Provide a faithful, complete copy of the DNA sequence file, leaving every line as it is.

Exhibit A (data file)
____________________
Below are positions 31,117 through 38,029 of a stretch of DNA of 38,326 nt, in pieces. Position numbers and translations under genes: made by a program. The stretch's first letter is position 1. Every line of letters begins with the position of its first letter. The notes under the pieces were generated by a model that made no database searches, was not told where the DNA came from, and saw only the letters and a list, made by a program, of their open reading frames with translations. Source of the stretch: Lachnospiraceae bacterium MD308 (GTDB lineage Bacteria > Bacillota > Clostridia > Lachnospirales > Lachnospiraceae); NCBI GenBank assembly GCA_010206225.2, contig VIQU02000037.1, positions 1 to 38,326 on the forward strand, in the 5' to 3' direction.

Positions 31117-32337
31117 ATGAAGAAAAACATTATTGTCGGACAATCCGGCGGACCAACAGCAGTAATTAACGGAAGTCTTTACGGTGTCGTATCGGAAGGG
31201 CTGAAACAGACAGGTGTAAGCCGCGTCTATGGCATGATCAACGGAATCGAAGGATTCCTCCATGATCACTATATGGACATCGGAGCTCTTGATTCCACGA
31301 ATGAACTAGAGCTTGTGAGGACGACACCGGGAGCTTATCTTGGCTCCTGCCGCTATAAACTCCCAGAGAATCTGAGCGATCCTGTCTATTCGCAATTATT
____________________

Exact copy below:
Below are positions 31,117 through 38,029 of a stretch of DNA of 38,326 nt, in pieces. Position numbers and translations under genes: made by a program. The stretch's first letter is position 1. Every line of letters begins with the position of its first letter. The notes under the pieces were generated by a model that made no database searches, was not told where the DNA came from, and saw only the letters and a list, made by a program, of their open reading frames with translations. Source of the stretch: Lachnospiraceae bacterium MD308 (GTDB lineage Bacteria > Bacillota > Clostridia > Lachnospirales > Lachnospiraceae); NCBI GenBank assembly GCA_010206225.2, contig VIQU02000037.1, positions 1 to 38,326 on the forward strand, in the 5' to 3' direction.

Positions 31117-32337
31117 ATGAAGAAAAACATTATTGTCGGACAATCCGGCGGACCAACAGCAGTAATTAACGGAAGTCTTTACGGTGTCGTATCGGAAGGG
31201 CTGAAACAGACAGGTGTAAGCCGCGTCTATGGCATGATCAACGGAATCGAAGGATTCCTCCATGATCACTATATGGACATCGGAGCTCTTGATTCCACGA
31301 ATGAACTAGAGCTTGTGAGGACGACACCGGGAGCTTATCTTGGCTCCTGCCGCTATAAACTCCCAGAGAATCTGAGCGATCCTGTCTATTCGCAATTATT